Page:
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Jablowsky v. Prudential Insurance Co.

New Jersey Supreme Court


Decided: November 16, 1938.

MARY JABLOWSKY, PLAINTIFF-APPELLANT,
v.
PRUDENTIAL INSURANCE COMPANY OF AMERICA, DEFENDANT-RESPONDENT

On appeal from judgment of the Middlesex County Court of Common Pleas.

For the appellant, Jacob I. Polkowitz.

For the respondent, R. E. & A. D. Watson (A. Dudley Watson, of counsel).

Before Brogan, Chief Justice, and Justices Bodine and Heher.

Heher

[121 NJL Page 364]

The opinion of the court was delivered by

HEHER, J. Plaintiff sued upon a policy of insurance issued by defendant upon the life of her husband. She was the designated beneficiary.

While the policy was in force, defendant made a loan to the assured, and issued a "loan policy" in the amount of the loan upon the assured's life, payable to it "in repayment of indebtedness on account of loan [thus] advanced" under the original policy. And it was defendant's contention that, while the loan so made remained unpaid, the original policy lapsed for non-payment of the stipulated premium, and that the loan

[121 NJL Page 365]

was repaid from the cash surrender value of the lapsed policy, leaving a balance of $2.40 "as the net value of the policy on the date of lapse," which "was used to purchase extended insurance at the pending age for the modified amount of insurance * * * for a period of fifty-five days," when the policy "was canceled."

Thereafter the assured died; and his widow, as the designated beneficiary of the policy thus claimed to have lapsed and to have been ultimately canceled, instituted this action, on the theory that "the purpose of said loan insurance was to maintain" the original policy "in its full benefits," and that, "although the defendant was the named beneficiary" of the loan policy, "it was so made payable * * * for the benefit of the plaintiff," as the beneficiary under the original policy.

The issue was tried before the Common Pleas judge, sitting without a jury by consent. Evidence was adduced by both parties. Motions for a nonsuit and direction of a verdict in its favor were made by defendant. Decision was reserved on each motion; and the record shows that subsequently "the court found in favor of the defendant," and ordered judgment final in its favor.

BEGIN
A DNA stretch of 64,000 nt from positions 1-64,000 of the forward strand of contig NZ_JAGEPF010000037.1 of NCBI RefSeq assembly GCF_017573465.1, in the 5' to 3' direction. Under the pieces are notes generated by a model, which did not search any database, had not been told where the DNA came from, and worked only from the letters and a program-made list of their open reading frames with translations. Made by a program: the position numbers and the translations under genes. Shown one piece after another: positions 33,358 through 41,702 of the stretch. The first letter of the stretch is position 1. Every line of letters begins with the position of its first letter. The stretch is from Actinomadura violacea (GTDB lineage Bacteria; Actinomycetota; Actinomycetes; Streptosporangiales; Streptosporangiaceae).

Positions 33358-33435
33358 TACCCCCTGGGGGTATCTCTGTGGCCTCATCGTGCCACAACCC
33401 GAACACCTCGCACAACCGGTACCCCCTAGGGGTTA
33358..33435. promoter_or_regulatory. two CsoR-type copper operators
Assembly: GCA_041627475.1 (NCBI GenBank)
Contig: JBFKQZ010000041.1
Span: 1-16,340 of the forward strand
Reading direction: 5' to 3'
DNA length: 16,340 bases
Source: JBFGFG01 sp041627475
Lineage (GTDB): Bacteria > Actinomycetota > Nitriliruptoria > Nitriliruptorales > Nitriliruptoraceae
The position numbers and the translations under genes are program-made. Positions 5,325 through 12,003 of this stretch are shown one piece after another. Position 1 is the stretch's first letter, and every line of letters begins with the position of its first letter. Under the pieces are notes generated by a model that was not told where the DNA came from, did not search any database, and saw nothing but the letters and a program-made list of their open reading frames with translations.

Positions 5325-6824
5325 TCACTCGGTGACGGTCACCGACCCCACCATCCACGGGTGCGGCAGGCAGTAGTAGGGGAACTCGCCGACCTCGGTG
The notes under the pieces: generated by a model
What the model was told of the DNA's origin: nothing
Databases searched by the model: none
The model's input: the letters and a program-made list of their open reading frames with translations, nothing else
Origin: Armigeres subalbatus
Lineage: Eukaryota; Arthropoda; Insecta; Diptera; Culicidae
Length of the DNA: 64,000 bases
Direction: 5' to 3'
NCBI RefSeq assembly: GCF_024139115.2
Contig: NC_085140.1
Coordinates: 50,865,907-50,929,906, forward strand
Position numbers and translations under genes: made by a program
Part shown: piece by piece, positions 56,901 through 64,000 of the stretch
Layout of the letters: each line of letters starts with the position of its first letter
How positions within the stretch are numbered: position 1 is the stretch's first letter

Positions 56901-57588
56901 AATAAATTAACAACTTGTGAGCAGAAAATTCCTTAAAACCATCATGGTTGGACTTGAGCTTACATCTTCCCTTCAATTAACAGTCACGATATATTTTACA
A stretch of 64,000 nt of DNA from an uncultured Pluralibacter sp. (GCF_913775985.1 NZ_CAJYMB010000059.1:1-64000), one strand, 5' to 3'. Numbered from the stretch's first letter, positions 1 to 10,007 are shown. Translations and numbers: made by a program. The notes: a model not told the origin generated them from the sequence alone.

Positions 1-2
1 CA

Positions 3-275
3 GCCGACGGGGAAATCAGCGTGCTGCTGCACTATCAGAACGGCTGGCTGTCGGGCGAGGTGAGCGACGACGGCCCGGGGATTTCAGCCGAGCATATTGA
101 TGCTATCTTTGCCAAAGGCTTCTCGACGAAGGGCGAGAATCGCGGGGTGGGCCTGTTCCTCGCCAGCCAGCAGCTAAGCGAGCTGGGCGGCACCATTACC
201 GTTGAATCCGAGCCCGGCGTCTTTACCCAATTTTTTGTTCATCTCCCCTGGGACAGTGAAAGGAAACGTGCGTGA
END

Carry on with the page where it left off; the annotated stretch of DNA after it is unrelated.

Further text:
The grounds of appeal are palpably deficient. They are two in number, and aver error by the trial judge (1) "in giving a verdict to the defendant," and (2) "in not giving a verdict to the plaintiff."

These assignments set up matters that are reviewable only on rule to show cause. To secure a review of a judgment on error under chapter 62 of the laws of 1916 (Pamph. L., p. 109; R.S. 1937, 2:27-344 et seq.), it is requisite that the asserted errors of law residing in the findings of the trial judge be specified in the grounds of appeal filed and served, as required by rule 139 of this court. Pannonia Building and Loan Association v. West Side Trust Co., 93 N.J.L. 377; Golden Realty Co. v. Grant Building and Loan Association, 109 Id. 129; Eckert v. Nazzaro, 109 Id. 136; Cohn v. Passaic National Bank and Trust Co., 109 Id. 449; Stassi v. De Fronzo, 110 Id. 35; Assin v. Traveler's Indemnity Co.,

[121 NJL Page 366]

114 Id. 425; Caspert v. Empire Furniture Co., 114 Id. 546; Press v. Klink, 115 Id. 475; Biczic v. Public Service Co-ordinated Transport, 115 Id. 407; Pollack v. New Jersey Bell Telephone Co., 116 Id. 28.

Under this statute, "a judgment presupposes a finding of facts in favor of the successful party, even if such finding be not expressed in terms, and also presupposes that, in the opinion of the judge, that party is entitled to the judgment by the law arising upon the facts." Smith v. Cruse, 101 N.J.L. 82.

The appeal is accordingly dismissed, but without costs.

19381116


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